US 20040076959 A1 Abstract Optimization techniques for selecting indicator polynucleotides for an experiment and for determining expression levels resulting from the experiment. The optimization technique corrects for variations in polynucleotide melting temperatures during analysis of the experimental results. The optimization technique selects set of indicator polynucleotides for the experiment. The optimization technique then performs the experiment with the indicator polynucleotides and a sample and identifies the relative amounts of the indicated polynucleotides. The optimization technique then adjusts the relative amounts of the indicated polynucleotides based on melting temperatures associated with the indicator polynucleotides.
Claims(22) 1. A method for selecting indicator polynucleotides for simultaneous detection of multiple polynucleotides in a sample, the method comprising:
identifying a plurality of indicator polynucleotides, each indicator polynucleotide having a length and a melting temperature, the melting temperature based in part on the length of the indicator polynucleotide; and adjusting the length of some of the identified indicator polynucleotides to reduce the variation in melting temperatures of the identified indicator polynucleotides. 2. The method of 3. The method of 4. The method of 5. The method of 6. The method of 7. A method for determining an expression level of an exon-exon junction in a sample, the method comprising:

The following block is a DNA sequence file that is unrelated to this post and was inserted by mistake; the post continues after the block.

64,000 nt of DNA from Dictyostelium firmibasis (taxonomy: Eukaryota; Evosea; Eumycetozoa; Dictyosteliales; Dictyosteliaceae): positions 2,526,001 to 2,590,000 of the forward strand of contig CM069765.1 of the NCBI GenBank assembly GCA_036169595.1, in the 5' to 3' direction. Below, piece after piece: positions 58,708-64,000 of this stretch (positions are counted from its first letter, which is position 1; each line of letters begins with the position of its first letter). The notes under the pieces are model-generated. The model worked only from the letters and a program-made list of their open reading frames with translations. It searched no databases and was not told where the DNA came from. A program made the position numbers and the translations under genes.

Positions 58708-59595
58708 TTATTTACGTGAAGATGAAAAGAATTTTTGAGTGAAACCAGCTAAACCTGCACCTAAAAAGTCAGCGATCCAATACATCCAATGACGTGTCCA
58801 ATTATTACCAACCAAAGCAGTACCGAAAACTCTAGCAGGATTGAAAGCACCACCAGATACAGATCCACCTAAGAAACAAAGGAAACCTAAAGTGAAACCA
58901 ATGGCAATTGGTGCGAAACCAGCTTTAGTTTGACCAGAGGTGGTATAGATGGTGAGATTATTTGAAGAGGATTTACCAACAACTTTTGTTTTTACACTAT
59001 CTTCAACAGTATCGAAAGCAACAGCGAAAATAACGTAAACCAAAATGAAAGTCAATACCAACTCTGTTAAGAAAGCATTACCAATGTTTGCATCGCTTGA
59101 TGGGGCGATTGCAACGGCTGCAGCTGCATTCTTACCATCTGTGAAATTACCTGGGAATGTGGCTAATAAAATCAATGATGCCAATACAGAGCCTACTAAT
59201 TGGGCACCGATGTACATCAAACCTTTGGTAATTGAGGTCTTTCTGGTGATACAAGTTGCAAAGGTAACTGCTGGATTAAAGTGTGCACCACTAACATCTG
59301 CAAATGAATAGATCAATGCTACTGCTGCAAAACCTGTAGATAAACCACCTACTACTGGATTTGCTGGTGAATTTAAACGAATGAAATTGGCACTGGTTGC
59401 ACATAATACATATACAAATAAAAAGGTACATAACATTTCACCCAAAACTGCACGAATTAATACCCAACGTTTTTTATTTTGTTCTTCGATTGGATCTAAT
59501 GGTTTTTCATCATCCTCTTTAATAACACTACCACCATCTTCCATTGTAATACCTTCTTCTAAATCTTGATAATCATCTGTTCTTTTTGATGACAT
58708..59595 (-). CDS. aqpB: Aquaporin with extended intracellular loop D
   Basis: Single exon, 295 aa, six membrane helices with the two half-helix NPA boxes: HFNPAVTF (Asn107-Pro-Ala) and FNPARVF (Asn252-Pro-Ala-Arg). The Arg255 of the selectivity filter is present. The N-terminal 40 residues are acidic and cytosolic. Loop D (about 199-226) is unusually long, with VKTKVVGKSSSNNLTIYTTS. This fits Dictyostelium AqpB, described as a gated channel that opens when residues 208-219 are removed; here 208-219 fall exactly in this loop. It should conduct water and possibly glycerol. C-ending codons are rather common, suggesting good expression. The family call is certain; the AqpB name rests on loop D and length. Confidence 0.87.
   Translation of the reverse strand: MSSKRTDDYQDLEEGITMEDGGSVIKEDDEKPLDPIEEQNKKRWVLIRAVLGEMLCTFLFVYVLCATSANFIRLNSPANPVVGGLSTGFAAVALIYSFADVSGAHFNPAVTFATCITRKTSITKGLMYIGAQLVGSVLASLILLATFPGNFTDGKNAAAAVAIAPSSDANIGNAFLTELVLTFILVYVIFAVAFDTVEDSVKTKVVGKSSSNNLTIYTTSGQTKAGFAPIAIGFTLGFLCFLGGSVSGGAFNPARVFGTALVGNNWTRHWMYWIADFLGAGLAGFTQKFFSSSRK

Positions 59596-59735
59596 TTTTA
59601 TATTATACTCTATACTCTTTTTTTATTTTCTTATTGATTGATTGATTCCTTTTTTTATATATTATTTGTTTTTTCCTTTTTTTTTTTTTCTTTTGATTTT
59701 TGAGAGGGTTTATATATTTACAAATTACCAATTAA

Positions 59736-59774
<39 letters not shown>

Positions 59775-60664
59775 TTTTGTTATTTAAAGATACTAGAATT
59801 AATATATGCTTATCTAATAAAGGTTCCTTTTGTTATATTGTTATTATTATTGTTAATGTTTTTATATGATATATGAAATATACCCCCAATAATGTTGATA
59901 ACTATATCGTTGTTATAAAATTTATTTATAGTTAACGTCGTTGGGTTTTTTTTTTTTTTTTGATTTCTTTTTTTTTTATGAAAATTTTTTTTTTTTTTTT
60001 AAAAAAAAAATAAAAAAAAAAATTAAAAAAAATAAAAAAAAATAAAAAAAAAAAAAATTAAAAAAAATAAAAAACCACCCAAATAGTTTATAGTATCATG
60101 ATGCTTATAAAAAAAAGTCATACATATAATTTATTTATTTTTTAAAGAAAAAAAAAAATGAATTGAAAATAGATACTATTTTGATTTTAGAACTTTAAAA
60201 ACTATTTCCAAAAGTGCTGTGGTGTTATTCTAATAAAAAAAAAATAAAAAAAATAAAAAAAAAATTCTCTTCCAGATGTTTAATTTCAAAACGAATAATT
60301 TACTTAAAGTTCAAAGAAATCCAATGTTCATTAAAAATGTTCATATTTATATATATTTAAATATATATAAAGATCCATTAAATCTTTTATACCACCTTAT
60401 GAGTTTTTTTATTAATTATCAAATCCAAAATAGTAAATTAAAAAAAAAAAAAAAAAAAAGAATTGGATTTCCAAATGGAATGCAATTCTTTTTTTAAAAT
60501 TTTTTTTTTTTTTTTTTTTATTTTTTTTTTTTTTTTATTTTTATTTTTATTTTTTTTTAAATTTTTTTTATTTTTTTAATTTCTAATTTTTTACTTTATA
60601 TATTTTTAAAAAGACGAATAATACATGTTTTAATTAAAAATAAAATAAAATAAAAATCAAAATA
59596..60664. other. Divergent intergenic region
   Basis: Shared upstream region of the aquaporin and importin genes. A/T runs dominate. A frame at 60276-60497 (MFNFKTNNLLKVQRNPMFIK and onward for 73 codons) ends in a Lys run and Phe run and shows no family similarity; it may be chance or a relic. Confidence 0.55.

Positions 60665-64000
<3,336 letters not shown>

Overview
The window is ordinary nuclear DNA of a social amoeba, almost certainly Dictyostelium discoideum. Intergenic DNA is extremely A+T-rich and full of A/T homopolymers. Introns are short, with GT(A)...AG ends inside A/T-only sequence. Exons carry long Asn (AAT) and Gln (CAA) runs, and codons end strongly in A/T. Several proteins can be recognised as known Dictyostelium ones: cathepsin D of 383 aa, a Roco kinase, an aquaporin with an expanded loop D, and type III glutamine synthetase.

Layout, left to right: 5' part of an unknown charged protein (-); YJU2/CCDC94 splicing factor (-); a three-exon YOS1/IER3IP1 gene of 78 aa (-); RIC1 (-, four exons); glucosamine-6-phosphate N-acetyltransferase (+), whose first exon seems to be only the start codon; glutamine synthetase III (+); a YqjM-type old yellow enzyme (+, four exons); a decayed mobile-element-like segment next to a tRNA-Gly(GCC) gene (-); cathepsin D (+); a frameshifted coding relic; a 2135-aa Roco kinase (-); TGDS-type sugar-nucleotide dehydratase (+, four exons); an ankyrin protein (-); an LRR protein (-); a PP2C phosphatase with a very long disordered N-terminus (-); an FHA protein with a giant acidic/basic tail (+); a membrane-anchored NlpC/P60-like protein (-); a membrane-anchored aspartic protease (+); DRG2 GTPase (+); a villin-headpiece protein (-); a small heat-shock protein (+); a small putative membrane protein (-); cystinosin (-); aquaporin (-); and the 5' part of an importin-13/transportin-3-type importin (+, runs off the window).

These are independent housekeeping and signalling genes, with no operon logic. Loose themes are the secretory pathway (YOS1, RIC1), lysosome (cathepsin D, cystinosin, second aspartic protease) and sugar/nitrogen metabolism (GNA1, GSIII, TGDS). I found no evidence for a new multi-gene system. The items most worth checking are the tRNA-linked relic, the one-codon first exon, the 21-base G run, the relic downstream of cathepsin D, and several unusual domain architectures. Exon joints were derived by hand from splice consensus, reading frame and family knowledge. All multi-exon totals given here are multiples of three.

selecting an indicator polynucleotide for the exon-exon junction; determining an expected expression level resulting from the indicator polynucleotide for the exon-exon junction hybridizing to one of the exons of the exon-exon junction that is not part of the exon-exon junction; receiving a measured expression level for the exon-exon junction; and calculating an estimated expression level for the exon-exon junction by adjusting the measured expression level based on the determined expected expression level. 8. The method of 9. The method of 10. The method of 11. A method for identifying polynucleotides present in a sample, the method comprising: